1In the beginning was the Word, and the Word was with God, and the Word was God. 2He was in the beginning with God. 3 All things came into being through Him, and apart from Him nothing came into being that has come into being.

    I thought that God was the only Creator. Also, John 1:1 specifically identifies Jesus as being God. It also shows there is another Person besides Jesus who is God...because Jesus was not only God Himself, but was with God. That means there must be at least two Persons who are God.

    As to Jesus being the same God who brought the Jews out of Egpyt....1 Corinthians 10:1-5

    1For I do not want you to be unaware, brethren, that our fathers were all under the cloud and all passed through the sea; 2and all were baptized into Moses in the cloud and in the sea; 3and all ate the same spiritual food; 4and all drank the same spiritual drink, for they were drinking from a spiritual rock which followed them; and the rock was Christ. 5Nevertheless, with most of them God was not well-pleased; for they were laid low in the wilderness.

    Edited by Arwen4CJ on 28 Jan 2008, 14:57

  • Melissa wrote:

    "Yes....I believe that the Father and Jesus are two different Persons, though both are God. Because they are two different Persons, Jesus can sit at the right hand of the Father.

    Oh okay, you think I believe in Oneness Pentecostalism, that Jesus is the Father. That's not what I believe. I maintain that the Father and the Son are two different Persons, though they are the same God."



    ----------------------------------------------------------------
    Joseph wrote:
    How do two separate persons make one God??? What you believe is a post Biblical idea, your interpretation added upon the text.





    Melissa wrote
    "Jesus' words were that no one knows the hour except the Father. Jesus did not use the word "God." (Matthew 24:36 and Mark 13:32).

    Okay, let me ask you a question. Where was Jesus when He said that? On earth or in heaven?

    He was on earth.....He was living as a human being, and therefore while He was on earth, He was limited to knowledge within His human timeframe. He couldn't look into the future to know the hour.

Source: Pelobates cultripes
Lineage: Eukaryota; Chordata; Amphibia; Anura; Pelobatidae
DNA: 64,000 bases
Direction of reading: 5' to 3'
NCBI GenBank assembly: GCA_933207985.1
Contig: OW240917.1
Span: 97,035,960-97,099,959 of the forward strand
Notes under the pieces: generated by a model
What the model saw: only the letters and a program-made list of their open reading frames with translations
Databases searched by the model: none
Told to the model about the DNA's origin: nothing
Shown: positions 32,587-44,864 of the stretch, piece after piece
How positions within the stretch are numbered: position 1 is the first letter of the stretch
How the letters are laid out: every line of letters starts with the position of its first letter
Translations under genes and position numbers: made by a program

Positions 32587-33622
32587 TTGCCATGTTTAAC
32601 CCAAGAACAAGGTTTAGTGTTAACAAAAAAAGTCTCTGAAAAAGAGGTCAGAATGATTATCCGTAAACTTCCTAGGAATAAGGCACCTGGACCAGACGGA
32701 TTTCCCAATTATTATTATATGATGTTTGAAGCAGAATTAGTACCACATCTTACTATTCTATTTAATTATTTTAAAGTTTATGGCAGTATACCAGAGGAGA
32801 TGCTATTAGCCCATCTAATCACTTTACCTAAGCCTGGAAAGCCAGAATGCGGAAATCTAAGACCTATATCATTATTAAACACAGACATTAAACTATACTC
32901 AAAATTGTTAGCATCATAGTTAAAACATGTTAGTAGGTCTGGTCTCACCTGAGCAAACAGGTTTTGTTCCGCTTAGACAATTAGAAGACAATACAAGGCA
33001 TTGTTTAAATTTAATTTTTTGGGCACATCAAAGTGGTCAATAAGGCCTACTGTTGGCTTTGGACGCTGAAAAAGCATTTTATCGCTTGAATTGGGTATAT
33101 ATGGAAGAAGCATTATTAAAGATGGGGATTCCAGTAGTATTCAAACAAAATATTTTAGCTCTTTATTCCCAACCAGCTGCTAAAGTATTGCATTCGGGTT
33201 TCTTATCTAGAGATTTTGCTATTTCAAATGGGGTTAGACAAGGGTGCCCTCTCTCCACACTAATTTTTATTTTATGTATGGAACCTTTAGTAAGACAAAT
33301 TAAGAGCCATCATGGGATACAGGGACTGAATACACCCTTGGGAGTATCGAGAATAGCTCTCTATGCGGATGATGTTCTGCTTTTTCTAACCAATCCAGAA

Where was the Father? The Father was in heaven and could look in the future and know when the hour was."


    ---------------------------------------------------------------------

    Joseph wrote
    This is purely not what the Bible says, it is your own opinion.
    Show me where it says in the Bible that God in the flesh has a limited understanding because of his earthly body? It's rather simple to understand, Jesus didn't know the hour, because he was not God and would have lied if he said he did know the hour. Jesus clearly makes a distinction in implying only God is all knowing. Furthermore, if Jesus is God on earth and God is also in heaven, that makes two Gods. I can't believe Trinitarians can't see this!



    Melissa wrote:
    "Actually, look at Revelation 1:8 and tell me who it is talking about. I'll quote it right here, as well.
    8"I am the Alpha and the Omega, " says the Lord God, "who is and who was and who is to come, the Almighty."
    Who is speaking there?
    (Yes, I'm going somewhere with this....but i need you to answer that question. It is part of my reply to something you said in your message to me.)"


    ---------------------------------------------------------

    Joseph wrote:
    These words apply to God, not to Christ. The one, “who is, and who was and who is to come” is clearly identified from the context. Revelation 1:4 and 5 reads: “Grace and peace to you from him who is, and who was, and who is to come, and from the seven spirits before his throne, AND from Jesus Christ, who is the faithful witness, the firstborn from the dead, and the ruler of the kings of the earth.” The separation between “the one who was, is and is to come” and Christ can be clearly seen. The one “who is, and who was and who is to come” is God.
    This verse is made slightly more ambiguous in the KJV because the word “God” is left out of the Greek text from which the KJV was translated. Nevertheless, modern textual research shows conclusively that it should be included, and modern versions do include the word “God.”

    Because of the phrase, “the Alpha and the Omega, ” many feel this verse refers to Christ. However, a study of the occurrences of the phrase indicates that the title “Alpha and Omega” applies to both God and Christ. Scholars are not completely sure what the phrase “the Alpha and the Omega” means. It cannot be strictly literal, because neither God nor Christ is a Greek letter.

    Since both God and Jesus Christ are “the Alpha and the Omega” in their own respective ways, there is good reason to believe that the title can apply to both of them, and no good reason why that makes the two into “one God.” The titles “Lord” ( Rom. 10:9), “Savior” (Luke 1:47) and “king of kings ( 1 Tim. 6:14-16) apply to both God and Christ, as well as to other men. As with “Lord, ” “Savior” and “King of kings, ” this title fits them both. God is truly the beginning and the end of all things, while Christ is the beginning and the end because he is the firstborn from the dead, the Author and Finisher of faith, the Man by whom God will judge the world, and the creator of the new ages to come ( Heb. 1:10).



    Melissa wrote:
    "To quote the verses about Jesus:
    John 2:19-21
    19Jesus answered them, "Destroy this temple, and in three days I will raise it up."
    20The Jews then said, "It took forty-six years to build this temple, and will You raise it up in three days?"
    21But He was speaking of the temple of His body."


    --------------------------------------------------------------

    Joseph wrote:
    Many verses plainly state that it was the Father who raised Jesus, and the Bible cannot contradict itself.